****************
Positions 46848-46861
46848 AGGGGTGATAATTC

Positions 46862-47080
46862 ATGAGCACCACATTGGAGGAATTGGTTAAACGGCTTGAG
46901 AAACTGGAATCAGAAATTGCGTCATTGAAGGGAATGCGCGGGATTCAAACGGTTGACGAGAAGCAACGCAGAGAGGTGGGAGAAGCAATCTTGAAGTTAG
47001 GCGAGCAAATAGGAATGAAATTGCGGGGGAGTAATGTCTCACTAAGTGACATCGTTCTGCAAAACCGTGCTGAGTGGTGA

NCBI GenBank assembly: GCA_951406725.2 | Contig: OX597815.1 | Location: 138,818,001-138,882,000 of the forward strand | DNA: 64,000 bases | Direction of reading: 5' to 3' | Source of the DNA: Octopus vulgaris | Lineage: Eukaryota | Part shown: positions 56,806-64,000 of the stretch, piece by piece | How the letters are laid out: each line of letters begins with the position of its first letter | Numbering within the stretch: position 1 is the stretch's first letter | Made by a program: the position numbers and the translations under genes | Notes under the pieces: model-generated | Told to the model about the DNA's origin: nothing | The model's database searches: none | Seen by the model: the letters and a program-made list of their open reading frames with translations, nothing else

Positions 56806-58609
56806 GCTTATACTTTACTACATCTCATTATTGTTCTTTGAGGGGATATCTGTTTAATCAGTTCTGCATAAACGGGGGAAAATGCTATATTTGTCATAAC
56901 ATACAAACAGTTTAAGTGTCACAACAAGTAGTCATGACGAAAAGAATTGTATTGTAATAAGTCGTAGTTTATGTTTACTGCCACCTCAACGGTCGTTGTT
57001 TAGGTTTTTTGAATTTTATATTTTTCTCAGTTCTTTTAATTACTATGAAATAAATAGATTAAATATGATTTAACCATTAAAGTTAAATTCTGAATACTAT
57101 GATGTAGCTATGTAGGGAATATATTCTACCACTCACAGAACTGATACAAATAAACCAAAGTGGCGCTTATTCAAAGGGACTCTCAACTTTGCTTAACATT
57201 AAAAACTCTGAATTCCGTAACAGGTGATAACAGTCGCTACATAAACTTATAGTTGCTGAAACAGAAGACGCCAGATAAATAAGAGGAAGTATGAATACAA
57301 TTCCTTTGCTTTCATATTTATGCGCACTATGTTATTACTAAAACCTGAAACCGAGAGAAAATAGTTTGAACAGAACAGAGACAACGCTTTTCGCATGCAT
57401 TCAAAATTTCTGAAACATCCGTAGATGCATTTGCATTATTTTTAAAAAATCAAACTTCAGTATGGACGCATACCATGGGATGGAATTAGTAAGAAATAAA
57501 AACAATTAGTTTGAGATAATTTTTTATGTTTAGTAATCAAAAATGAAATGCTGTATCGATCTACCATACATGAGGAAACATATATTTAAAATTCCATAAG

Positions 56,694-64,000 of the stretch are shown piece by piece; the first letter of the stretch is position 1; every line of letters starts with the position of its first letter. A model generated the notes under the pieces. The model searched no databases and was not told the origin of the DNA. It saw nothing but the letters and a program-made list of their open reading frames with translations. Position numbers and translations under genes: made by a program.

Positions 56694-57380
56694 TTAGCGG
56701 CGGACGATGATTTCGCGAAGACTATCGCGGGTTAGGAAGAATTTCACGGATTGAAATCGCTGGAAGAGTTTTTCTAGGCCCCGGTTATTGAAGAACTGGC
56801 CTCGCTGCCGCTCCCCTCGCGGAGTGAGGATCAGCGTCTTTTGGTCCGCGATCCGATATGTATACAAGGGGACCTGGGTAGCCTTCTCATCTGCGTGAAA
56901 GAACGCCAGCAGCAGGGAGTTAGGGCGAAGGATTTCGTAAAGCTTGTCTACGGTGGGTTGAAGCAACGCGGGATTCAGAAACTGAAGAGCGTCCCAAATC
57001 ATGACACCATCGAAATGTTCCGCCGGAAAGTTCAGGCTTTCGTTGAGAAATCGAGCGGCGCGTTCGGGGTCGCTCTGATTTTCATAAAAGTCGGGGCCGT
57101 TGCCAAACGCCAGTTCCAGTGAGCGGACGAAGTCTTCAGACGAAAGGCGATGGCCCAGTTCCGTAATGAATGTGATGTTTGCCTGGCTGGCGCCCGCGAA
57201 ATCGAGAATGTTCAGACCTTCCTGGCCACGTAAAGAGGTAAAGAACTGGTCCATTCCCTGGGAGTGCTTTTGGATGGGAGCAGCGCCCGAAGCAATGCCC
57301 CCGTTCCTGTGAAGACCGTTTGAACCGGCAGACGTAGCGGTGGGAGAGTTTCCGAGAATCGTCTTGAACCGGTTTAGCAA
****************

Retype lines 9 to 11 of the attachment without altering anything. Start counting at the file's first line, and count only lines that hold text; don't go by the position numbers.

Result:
56806 GCTTATACTTTACTACATCTCATTATTGTTCTTTGAGGGGATATCTGTTTAATCAGTTCTGCATAAACGGGGGAAAATGCTATATTTGTCATAAC
56901 ATACAAACAGTTTAAGTGTCACAACAAGTAGTCATGACGAAAAGAATTGTATTGTAATAAGTCGTAGTTTATGTTTACTGCCACCTCAACGGTCGTTGTT
57001 TAGGTTTTTTGAATTTTATATTTTTCTCAGTTCTTTTAATTACTATGAAATAAATAGATTAAATATGATTTAACCATTAAAGTTAAATTCTGAATACTAT